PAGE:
Why Get Security Certifications?

I recently found out that my Post-9/11 GI Bill education benefits were going to expire at the end of August and I had a good amount of funds still available. I had already used some of the educational benefits for previous certifications, such as my CISSP, so I figured I would do the same again.

After speaking with some folks about which certifications to take, some suggested the Certified Cloud Security Professional (CCSP), offered by ISC2. It’s a newer certification, given how relatively new cloud security is, but also an area I’m not as well versed in, so I figure I would try to get the certification.

Now I know what some people are thinking, and believe me I asked myself the same thing, “Why even get a security certification?” I had to ask myself the same thing when considering the CCSP. It did get me thinking about why other people would get certifications – are there common reasons why people would?

Over the years I’ve thought about this on and off, but never came up with a list of reasons.  So now I decided to put my two cents out there in the hopes that this may help someone who’s thinking about getting one.

Below are the three common reasons why I think people would get a security certification.

1. You want to learn basic concepts/terminology or demonstrate baseline knowledge.

I’ve found that numerous people when they start off in security, myself included, often get certified to get a foundational understanding of security. This makes sense if you think about it – why Google a bunch of security concepts or topics when a security certification can provide some type of structure for you to learn it?

The Security+ certification is a great example of a foundational security cert for people trying to get into the security field. CompTIA recommends that you have a couple of years experience in IT administration and have taken the Network+ cert, but no other security experience or knowledge. According to such CompTIA’s website, the certification covers a fairly wide range of security concepts, such as “network security, compliance and operation security, threats and vulnerabilities as well as application, data and host security, access control, identity management, and cryptography.”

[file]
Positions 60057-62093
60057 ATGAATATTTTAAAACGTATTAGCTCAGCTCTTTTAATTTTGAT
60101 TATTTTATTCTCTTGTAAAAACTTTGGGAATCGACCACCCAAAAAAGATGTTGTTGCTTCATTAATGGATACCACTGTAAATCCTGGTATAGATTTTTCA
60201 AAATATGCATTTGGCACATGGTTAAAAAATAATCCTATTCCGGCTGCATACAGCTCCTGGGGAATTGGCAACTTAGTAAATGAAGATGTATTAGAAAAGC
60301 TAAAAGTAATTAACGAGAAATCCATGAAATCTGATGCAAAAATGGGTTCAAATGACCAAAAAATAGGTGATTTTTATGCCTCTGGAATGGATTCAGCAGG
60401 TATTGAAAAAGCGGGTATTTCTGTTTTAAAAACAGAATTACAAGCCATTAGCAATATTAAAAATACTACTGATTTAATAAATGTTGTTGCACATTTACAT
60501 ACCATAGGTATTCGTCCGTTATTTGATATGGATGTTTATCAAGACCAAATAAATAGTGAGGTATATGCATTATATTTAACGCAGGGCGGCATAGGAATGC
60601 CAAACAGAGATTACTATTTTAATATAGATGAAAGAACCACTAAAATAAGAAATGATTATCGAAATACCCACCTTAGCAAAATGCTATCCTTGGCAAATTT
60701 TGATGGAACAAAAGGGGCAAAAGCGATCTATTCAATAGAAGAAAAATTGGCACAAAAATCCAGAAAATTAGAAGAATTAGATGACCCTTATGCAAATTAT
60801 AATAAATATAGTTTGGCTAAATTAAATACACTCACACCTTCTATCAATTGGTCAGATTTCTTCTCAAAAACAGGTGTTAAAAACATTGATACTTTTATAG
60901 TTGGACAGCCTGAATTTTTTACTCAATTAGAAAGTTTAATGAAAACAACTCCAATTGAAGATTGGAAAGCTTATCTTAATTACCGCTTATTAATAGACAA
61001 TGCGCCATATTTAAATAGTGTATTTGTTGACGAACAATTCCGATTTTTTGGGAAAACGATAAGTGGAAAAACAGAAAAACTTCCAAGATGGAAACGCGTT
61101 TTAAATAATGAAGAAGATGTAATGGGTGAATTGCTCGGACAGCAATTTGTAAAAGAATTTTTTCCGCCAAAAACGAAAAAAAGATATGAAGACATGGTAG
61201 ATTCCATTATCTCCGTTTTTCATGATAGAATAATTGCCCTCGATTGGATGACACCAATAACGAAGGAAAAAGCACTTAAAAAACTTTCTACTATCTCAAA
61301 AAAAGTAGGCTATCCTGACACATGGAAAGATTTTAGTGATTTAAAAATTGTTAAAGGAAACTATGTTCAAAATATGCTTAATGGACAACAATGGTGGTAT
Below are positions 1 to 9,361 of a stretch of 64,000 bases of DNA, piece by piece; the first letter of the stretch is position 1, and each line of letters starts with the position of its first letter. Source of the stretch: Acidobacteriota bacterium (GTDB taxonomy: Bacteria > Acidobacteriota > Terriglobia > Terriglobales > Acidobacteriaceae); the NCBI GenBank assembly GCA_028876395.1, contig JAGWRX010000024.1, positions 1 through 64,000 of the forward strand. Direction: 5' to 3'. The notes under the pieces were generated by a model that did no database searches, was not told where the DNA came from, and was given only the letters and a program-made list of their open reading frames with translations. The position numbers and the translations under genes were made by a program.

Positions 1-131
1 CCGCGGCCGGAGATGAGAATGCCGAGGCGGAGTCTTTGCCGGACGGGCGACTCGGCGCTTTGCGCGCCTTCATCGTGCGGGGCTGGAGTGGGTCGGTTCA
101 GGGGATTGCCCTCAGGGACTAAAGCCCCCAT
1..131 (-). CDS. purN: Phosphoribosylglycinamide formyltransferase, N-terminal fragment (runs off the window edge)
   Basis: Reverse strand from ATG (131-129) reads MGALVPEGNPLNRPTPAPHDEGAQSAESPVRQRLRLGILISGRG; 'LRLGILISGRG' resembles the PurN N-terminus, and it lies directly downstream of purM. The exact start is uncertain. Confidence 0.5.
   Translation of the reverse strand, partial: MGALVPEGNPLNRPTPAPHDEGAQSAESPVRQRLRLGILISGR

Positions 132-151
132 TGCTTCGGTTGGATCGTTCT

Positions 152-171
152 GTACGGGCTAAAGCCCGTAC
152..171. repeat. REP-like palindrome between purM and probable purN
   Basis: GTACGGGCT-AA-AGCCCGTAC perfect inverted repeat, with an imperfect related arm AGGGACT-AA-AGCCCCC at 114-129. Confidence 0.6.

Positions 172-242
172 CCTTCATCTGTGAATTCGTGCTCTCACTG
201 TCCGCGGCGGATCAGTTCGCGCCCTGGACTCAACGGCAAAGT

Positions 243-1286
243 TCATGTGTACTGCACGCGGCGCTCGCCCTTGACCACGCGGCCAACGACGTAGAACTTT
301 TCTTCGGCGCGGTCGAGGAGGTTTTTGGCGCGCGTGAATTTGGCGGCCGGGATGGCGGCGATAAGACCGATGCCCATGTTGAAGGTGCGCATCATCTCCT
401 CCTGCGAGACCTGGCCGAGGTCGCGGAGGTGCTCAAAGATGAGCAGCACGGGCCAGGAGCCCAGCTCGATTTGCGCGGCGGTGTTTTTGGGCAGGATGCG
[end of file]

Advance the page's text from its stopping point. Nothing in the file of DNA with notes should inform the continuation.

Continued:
The Security+ isn’t the only entry-level certification out there, but it’s these types of certifications that I believe are great for folks looking to get into the security field.

Several well-known security professionals agree that certain security certifications are a great way to learn the basics:

  • Lesley Carhart mentions it her blog post about starting an InfoSec career here.
  • Daniel Miessler mentions it on his blog post about building a successful InfoSec career here.

Both blog posts are excellent reads on how to get into the security field as well, so definitely worth reading.

I think that people who have been in the security field for a while may also benefit from learning the basics through certifications as well. I’m not well versed in cloud security, hence why I’m taking the CCSP exam later this month.

Let me be clear though about what certifications will NOT do for you – it will not make you an expert and won’t speak to your proficiency or competency in security. Certs mean that you’ll understand the basics and that’s it.